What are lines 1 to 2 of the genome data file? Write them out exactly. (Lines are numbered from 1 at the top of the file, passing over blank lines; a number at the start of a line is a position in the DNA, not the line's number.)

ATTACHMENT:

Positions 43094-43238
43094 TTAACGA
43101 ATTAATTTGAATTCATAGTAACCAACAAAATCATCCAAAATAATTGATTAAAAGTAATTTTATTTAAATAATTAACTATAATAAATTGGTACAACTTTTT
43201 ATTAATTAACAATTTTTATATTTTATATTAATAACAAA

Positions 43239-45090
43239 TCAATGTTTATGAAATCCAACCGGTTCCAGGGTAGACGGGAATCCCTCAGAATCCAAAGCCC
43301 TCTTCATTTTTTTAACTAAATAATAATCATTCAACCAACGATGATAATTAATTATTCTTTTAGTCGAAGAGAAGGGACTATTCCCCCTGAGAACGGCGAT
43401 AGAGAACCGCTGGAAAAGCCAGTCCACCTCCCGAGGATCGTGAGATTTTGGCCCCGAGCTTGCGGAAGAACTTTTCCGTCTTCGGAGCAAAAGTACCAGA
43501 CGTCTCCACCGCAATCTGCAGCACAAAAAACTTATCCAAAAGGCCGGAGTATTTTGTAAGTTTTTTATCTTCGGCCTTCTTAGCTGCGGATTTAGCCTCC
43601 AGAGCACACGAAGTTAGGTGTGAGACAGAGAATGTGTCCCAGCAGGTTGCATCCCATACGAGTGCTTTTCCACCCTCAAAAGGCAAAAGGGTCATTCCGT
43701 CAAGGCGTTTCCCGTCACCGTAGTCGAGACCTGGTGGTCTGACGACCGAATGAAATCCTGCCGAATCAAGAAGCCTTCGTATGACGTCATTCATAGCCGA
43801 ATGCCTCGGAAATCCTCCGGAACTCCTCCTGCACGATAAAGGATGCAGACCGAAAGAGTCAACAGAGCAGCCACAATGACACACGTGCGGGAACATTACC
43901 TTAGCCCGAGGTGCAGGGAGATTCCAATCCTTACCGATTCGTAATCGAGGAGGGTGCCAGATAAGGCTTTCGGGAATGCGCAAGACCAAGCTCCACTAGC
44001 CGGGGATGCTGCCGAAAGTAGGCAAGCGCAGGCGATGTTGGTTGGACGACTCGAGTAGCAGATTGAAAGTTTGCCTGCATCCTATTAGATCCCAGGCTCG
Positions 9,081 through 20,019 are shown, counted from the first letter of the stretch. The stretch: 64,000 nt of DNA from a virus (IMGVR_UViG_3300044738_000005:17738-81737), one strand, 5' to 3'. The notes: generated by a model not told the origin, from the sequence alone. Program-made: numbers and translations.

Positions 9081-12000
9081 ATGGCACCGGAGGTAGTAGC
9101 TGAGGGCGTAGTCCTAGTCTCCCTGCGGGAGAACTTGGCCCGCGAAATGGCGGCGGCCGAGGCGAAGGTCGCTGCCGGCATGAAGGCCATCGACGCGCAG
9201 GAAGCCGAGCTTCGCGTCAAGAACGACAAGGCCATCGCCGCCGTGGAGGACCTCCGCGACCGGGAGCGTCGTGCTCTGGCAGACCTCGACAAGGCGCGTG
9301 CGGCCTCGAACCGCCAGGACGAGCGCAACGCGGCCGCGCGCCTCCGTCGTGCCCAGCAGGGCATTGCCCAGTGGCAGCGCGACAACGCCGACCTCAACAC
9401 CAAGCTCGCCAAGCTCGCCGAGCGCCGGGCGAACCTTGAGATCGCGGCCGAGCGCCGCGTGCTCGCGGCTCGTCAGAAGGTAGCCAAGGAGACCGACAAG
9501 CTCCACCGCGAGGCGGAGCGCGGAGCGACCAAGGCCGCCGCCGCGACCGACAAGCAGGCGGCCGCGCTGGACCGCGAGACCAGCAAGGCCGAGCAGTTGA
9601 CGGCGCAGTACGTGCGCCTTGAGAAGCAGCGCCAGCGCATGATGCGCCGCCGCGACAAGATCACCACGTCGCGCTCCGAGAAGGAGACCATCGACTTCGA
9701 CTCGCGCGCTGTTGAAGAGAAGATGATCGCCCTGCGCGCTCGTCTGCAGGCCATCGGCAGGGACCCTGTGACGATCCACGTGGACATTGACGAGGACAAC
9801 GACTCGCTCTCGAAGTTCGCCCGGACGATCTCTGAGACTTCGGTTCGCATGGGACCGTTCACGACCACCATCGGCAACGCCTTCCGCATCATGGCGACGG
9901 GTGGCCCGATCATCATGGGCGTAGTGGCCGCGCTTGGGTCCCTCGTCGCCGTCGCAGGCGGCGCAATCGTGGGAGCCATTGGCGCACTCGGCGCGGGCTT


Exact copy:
Positions 43094-43238
43094 TTAACGA